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Search Results: 1 - 10 of 133933 matches for " Shilpa V. Jamwal equal contributor "
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Pathogenicity of Mycobacterium tuberculosis Is Expressed by Regulating Metabolic Thresholds of the Host Macrophage
Parul Mehrotra equal contributor,Shilpa V. Jamwal equal contributor,Najmuddin Saquib,Neeraj Sinha,Zaved Siddiqui,Venkatasamy Manivel,Samrat Chatterjee,Kanury V. S. Rao
PLOS Pathogens , 2014, DOI: doi/10.1371/journal.ppat.1004265
Abstract: The success of Mycobacterium tuberculosis as a pathogen derives from its facile adaptation to the intracellular milieu of human macrophages. To explore this process, we asked whether adaptation also required interference with the metabolic machinery of the host cell. Temporal profiling of the metabolic flux, in cells infected with differently virulent mycobacterial strains, confirmed that this was indeed the case. Subsequent analysis identified the core subset of host reactions that were targeted. It also elucidated that the goal of regulation was to integrate pathways facilitating macrophage survival, with those promoting mycobacterial sustenance. Intriguingly, this synthesis then provided an axis where both host- and pathogen-derived factors converged to define determinants of pathogenicity. Consequently, whereas the requirement for macrophage survival sensitized TB susceptibility to the glycemic status of the individual, mediation by pathogen ensured that the virulence properties of the infecting strain also contributed towards the resulting pathology.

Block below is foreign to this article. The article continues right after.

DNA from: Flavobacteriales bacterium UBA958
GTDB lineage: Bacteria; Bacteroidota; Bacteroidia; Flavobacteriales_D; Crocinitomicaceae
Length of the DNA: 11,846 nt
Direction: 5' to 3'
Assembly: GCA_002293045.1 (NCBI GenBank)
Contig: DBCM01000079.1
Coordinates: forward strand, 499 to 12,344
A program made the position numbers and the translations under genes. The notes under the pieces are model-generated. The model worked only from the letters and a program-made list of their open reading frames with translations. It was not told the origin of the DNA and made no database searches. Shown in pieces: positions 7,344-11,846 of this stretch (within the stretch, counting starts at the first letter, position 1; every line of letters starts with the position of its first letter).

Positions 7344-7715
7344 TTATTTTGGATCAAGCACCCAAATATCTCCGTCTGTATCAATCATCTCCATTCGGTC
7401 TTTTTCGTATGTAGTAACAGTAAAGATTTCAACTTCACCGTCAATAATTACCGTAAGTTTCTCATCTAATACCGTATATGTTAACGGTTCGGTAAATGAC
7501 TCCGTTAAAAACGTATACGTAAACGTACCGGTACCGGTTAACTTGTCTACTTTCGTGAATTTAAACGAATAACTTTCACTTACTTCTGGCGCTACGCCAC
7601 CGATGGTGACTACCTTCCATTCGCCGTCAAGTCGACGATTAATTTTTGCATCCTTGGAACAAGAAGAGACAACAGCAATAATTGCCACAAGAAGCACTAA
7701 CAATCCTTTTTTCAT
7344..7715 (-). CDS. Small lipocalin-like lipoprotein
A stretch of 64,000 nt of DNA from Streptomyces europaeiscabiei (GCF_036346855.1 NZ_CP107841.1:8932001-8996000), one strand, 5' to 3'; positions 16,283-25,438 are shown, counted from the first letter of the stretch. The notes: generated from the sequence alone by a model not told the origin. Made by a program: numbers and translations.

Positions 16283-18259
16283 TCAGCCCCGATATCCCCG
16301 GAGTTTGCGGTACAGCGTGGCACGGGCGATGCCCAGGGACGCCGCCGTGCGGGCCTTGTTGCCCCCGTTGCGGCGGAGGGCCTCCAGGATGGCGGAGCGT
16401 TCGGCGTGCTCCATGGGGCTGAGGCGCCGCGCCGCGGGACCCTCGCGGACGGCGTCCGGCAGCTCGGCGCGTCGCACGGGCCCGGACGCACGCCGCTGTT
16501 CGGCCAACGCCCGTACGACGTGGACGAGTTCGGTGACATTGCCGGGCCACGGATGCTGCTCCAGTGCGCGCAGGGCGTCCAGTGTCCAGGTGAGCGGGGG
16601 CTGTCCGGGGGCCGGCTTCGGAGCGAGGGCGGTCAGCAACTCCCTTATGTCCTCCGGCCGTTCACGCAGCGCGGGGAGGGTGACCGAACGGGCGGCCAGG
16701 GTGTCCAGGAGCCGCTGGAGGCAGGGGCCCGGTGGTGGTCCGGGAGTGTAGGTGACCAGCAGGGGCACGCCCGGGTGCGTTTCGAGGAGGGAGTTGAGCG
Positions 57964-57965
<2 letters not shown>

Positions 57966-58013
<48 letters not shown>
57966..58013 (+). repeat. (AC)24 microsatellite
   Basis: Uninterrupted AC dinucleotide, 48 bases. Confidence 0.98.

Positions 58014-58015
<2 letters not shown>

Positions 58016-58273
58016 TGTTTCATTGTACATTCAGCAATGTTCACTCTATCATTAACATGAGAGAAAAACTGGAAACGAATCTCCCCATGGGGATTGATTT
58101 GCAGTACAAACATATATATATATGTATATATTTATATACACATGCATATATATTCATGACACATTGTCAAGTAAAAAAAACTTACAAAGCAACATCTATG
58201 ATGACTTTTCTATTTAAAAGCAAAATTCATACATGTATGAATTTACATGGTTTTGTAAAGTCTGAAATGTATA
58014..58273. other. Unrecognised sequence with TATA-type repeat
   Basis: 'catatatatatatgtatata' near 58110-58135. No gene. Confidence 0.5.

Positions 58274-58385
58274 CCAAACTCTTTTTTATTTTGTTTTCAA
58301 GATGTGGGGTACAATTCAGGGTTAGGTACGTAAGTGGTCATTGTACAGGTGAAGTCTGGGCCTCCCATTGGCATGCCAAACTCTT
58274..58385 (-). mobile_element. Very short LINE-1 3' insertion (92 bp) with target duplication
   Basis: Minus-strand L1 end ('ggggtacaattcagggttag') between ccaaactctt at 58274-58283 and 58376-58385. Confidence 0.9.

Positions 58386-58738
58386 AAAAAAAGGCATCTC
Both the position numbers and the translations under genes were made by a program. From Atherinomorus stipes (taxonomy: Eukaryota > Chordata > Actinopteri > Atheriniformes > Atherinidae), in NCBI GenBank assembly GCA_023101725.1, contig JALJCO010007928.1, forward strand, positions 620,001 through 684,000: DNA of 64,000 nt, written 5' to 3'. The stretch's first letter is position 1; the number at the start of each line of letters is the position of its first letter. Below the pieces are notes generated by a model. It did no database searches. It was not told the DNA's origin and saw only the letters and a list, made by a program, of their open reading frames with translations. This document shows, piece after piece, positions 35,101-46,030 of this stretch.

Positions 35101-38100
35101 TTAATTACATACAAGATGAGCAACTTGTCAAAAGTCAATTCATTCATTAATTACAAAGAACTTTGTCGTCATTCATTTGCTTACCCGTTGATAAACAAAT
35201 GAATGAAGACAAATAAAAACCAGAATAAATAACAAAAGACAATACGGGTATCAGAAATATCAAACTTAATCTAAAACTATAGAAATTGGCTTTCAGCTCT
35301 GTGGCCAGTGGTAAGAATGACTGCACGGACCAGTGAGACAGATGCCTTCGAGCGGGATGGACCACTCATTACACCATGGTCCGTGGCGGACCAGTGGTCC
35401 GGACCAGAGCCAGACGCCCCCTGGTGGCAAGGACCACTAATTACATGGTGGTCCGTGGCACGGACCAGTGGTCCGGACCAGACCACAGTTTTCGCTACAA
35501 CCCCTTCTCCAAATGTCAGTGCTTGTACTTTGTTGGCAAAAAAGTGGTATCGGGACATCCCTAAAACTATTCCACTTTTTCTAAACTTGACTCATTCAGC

Rapid Encoding and Perception of Novel Odors in the Rat
Daniel W Wesson equal contributor,Ryan M Carey equal contributor,Justus V Verhagen equal contributor,Matt Wachowiak
PLOS Biology , 2008, DOI: 10.1371/journal.pbio.0060082
Abstract: To gain insight into which parameters of neural activity are important in shaping the perception of odors, we combined a behavioral measure of odor perception with optical imaging of odor representations at the level of receptor neuron input to the rat olfactory bulb. Instead of the typical test of an animal's ability to discriminate two familiar odorants by exhibiting an operant response, we used a spontaneously expressed response to a novel odorant—exploratory sniffing—as a measure of odor perception. This assay allowed us to measure the speed with which rats perform spontaneous odor discriminations. With this paradigm, rats discriminated and began responding to a novel odorant in as little as 140 ms. This time is comparable to that measured in earlier studies using operant behavioral readouts after extensive training. In a subset of these trials, we simultaneously imaged receptor neuron input to the dorsal olfactory bulb with near-millisecond temporal resolution as the animal sampled and then responded to the novel odorant. The imaging data revealed that the bulk of the discrimination time can be attributed to the peripheral events underlying odorant detection: receptor input arrives at the olfactory bulb 100–150 ms after inhalation begins, leaving only 50–100 ms for central processing and response initiation. In most trials, odor discrimination had occurred even before the initial barrage of receptor neuron firing had ceased and before spatial maps of activity across glomeruli had fully developed. These results suggest a coding strategy in which the earliest-activated glomeruli play a major role in the initial perception of odor quality, and place constraints on coding and processing schemes based on simple changes in spike rate.